Facebook offered some statistics about its bug bounty program in a note on its Protect the Graph page, saying that it received 14,763 submissions in 2013, up 246 percent from the previous year, and 687 of those submissions qualified for awards.
Facebook.com email addresses never quite caught on, and they became the source of controversy when the social network substituted users’ Facebook.com email addresses for their authentic email addresses in June 2012. Now, Facebook is pulling the plug on the ill-fated feature.
Facebook has a sizable share of the games market, but it wants more. Most of the people who pay for games on Facebook are casual gamers, with titles such as King.com’s Candy Crush Saga at the forefront. But as Sean Ryan (pictured), Facebook’s director of games partnerships, discussed at the Game Developers Conference Tuesday in San Francisco, the company wants to become a bigger player in the games market through more action and console-like games.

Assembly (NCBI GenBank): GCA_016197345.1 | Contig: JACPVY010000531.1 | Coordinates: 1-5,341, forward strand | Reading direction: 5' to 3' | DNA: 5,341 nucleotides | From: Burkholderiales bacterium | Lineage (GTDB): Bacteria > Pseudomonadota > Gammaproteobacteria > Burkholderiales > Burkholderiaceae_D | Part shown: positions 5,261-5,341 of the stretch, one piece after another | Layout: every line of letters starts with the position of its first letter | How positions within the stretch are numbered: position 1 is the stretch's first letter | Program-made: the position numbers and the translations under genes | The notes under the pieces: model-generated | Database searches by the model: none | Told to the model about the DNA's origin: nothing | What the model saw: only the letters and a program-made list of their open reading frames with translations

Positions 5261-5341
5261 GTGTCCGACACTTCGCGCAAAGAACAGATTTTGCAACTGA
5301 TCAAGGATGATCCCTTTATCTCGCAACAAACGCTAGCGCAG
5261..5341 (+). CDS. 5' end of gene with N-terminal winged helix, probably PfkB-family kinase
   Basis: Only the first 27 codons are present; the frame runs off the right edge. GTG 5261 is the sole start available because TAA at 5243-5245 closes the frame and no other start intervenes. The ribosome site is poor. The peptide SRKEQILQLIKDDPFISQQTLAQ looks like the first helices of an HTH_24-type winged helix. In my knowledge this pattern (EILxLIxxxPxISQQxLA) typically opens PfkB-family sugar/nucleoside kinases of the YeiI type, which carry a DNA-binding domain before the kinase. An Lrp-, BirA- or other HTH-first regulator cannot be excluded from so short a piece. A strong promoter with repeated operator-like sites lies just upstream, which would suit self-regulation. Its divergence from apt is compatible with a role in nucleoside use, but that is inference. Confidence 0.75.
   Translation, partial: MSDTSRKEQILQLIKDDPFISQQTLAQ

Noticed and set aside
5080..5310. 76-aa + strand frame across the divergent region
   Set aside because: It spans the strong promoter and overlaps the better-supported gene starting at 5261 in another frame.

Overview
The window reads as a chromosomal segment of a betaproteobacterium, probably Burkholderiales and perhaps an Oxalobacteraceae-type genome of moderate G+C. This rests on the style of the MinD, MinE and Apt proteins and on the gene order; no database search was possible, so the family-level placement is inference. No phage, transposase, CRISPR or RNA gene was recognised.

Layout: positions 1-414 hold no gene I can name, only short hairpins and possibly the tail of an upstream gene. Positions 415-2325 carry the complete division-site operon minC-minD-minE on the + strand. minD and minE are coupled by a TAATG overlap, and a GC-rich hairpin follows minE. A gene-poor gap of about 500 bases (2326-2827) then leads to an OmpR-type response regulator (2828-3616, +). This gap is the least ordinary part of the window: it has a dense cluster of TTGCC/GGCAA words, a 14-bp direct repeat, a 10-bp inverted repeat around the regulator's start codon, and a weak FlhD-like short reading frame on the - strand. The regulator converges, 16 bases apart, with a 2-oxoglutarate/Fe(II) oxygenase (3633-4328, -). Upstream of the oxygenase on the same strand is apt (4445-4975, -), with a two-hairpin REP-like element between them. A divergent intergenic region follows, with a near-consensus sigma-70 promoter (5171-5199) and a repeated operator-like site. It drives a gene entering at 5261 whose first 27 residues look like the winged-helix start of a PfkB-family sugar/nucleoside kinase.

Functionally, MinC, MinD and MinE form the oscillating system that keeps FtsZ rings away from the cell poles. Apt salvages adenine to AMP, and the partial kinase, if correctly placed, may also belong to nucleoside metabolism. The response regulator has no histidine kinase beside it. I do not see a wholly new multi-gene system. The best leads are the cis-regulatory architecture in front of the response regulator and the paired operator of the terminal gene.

Still having issues with lost contacts following Facebook’s recent controversial move to make Facebook.com email addresses the default emails for its users. Lifehacker may be able to help.